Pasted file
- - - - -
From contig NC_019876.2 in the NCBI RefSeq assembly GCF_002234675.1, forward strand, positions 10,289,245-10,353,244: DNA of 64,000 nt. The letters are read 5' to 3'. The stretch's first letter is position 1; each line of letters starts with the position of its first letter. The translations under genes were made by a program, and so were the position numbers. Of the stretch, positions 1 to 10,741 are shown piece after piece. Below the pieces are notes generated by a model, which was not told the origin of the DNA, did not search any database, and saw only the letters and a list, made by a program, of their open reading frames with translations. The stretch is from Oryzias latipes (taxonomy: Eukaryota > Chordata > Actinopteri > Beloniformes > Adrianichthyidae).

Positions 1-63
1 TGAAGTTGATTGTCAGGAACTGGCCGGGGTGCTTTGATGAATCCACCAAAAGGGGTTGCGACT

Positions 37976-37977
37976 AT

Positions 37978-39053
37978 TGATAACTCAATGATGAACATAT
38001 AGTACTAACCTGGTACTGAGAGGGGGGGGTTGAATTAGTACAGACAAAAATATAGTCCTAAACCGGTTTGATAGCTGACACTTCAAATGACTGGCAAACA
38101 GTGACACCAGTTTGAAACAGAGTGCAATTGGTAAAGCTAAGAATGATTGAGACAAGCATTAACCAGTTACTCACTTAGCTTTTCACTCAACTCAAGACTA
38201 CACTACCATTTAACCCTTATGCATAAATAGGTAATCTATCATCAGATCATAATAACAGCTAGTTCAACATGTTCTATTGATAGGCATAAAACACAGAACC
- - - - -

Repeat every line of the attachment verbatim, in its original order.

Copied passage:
From contig NC_019876.2 in the NCBI RefSeq assembly GCF_002234675.1, forward strand, positions 10,289,245-10,353,244: DNA of 64,000 nt. The letters are read 5' to 3'. The stretch's first letter is position 1; each line of letters starts with the position of its first letter. The translations under genes were made by a program, and so were the position numbers. Of the stretch, positions 1 to 10,741 are shown piece after piece. Below the pieces are notes generated by a model, which was not told the origin of the DNA, did not search any database, and saw only the letters and a list, made by a program, of their open reading frames with translations. The stretch is from Oryzias latipes (taxonomy: Eukaryota > Chordata > Actinopteri > Beloniformes > Adrianichthyidae).

Positions 1-63
1 TGAAGTTGATTGTCAGGAACTGGCCGGGGTGCTTTGATGAATCCACCAAAAGGGGTTGCGACT

Positions 37976-37977
37976 AT

Positions 37978-39053
37978 TGATAACTCAATGATGAACATAT
38001 AGTACTAACCTGGTACTGAGAGGGGGGGGTTGAATTAGTACAGACAAAAATATAGTCCTAAACCGGTTTGATAGCTGACACTTCAAATGACTGGCAAACA
38101 GTGACACCAGTTTGAAACAGAGTGCAATTGGTAAAGCTAAGAATGATTGAGACAAGCATTAACCAGTTACTCACTTAGCTTTTCACTCAACTCAAGACTA
38201 CACTACCATTTAACCCTTATGCATAAATAGGTAATCTATCATCAGATCATAATAACAGCTAGTTCAACATGTTCTATTGATAGGCATAAAACACAGAACC